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Dublin: 6°C Saturday 8 May 2021

The Manchester United Graves Society and the week's best sportswriting

Enjoy some of the week’s best reads.

A general view outside of Old Trafford.
A general view outside of Old Trafford.
Image: Martin Rickett

1.  We have just arrived at Weaste Cemetery, across the River Irwell from the stadium, on a route that was once taken by the players and directors of Real Madrid. But it is not straightforward to find what we are looking for. Salford’s cemeteries are vast places. There have been 332,000 burials in Weaste since it opened in 1857 and the headstones stretch as far as the eye can see, like row after row of broken teeth, until McCartney uses his inner sat-nav to point out one in the distance.

Somebody has been already, making sure this grave looks its best given the significance of the week. The roses are red and white, just as they were when the Real Madrid president, Santiago Bernabeu, brought their team of Puskas, Di Stefano, Gento et al here to pay their respects.

Writing for The Athletic, Daniel Taylor tells the story of the Manchester United Graves Society. (€)

2. One fact of Irish life remains the same — in this country, our leaders are strong with the weak and weak with the strong. Banks are bailed out, Apple don’t have to pay any tax, while we have people living on the streets. Sport isn’t wildly different. Although we have more rain than virtually anyone else in Europe, our sporting infrastructure is almost entirely outdoor-based and centred around The Big Three sports of GAA, soccer, and rugby, while tens of millions are ploughed into sports with powerful lobbies like the greyhound and horseracing industries.

In the wake of the FAI bailout, Kieran Shannon of the Irish Examiner makes the case for a more equitable distribution of sports funding. 

3. You could choose your own country based upon your worldview. There was, “Look how awesome the United States is, because in three years we made America great!” Or you could order up, “Look at how Donald Trump has turned our country into a racist, festering shithole!” Two political ads bookended Super Bowl 54, and they portrayed two visions courtesy of two New York City billionaires, Donald Trump and Michael Bloomberg.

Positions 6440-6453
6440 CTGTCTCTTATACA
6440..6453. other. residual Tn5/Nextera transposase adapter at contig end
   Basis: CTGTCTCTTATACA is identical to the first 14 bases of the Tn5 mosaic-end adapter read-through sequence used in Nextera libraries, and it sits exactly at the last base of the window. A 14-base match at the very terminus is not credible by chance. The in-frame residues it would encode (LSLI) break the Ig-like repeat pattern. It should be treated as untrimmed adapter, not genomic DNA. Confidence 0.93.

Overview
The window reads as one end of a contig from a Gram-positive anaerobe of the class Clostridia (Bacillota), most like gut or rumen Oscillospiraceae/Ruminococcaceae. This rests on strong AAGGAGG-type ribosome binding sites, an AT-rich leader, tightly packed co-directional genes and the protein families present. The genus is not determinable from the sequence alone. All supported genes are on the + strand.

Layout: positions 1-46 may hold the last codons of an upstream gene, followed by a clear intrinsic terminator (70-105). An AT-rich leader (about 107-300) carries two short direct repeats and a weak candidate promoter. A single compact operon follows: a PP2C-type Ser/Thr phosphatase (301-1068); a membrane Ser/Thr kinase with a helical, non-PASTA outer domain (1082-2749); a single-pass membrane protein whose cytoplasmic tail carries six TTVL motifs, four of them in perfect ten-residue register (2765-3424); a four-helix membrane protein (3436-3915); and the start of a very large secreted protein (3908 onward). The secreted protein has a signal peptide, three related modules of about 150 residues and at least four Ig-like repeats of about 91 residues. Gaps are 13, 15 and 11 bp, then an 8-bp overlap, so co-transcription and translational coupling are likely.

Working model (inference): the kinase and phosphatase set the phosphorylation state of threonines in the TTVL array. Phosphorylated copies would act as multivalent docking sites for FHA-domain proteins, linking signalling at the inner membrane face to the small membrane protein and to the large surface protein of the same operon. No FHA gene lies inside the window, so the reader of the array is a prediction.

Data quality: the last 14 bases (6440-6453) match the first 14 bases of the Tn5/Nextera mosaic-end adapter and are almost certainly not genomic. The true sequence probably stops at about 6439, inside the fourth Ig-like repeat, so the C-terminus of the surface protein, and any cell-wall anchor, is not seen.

The ads represented two stark perspectives that have nestled inside this country: one that is thrilled with the rising stock market as well as the naked bigotry of this administration, and another that believes Trump has dragged this country toward racist autocracy.

Dave Zirin of The Nation pulls no punches in his assessment of Super Bowl LIV…and the United States. 

4. “I’m a physicist. I’ve got a biology and chemistry background. I wanted to be a doctor. So I was shocked when I went to the 1976 Olympics and saw some of the eastern bloc women. They were much more manly than me.

“Then, in the 1980s, more athletes used performance-enhancing drugs because out-of-competition testing did not exist. There was no test for testosterone or growth hormones then. EPO was brand new. So there was unabated use of these drugs all over the world.

“A few athletes spoke up but many made comments out of expediency. It was a dark period in my sport and it’s continued for a long time. It’s finally changing now but I was one of the few who spoke out at the start. People who protest, and do the right thing, usually don’t have anything to gain.”

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Donald McRae meets Edwin Moses. 

5. She moves from the table to where we are waiting on one of the sofas, overlooked by a picture on the wall of another legendary Arsenal goalscorer, Thierry Henry, and another of Patrick Vieira lifting the Premier League trophy. Arsenal Women have won nine league titles since the men’s team last won one in 2004.

Miedema sits upright as Arsenal’s press officer reminds her of what our interview will involve.

“Oh, this sounds fun,” she responds as the laptop is opened and the first goal is shown to her — her first for Arsenal, in October 2017.

The Athletic sits down with Arsenal’s remarkable Vivianne Miedema. (€)

About the author:

Gavin Cooney

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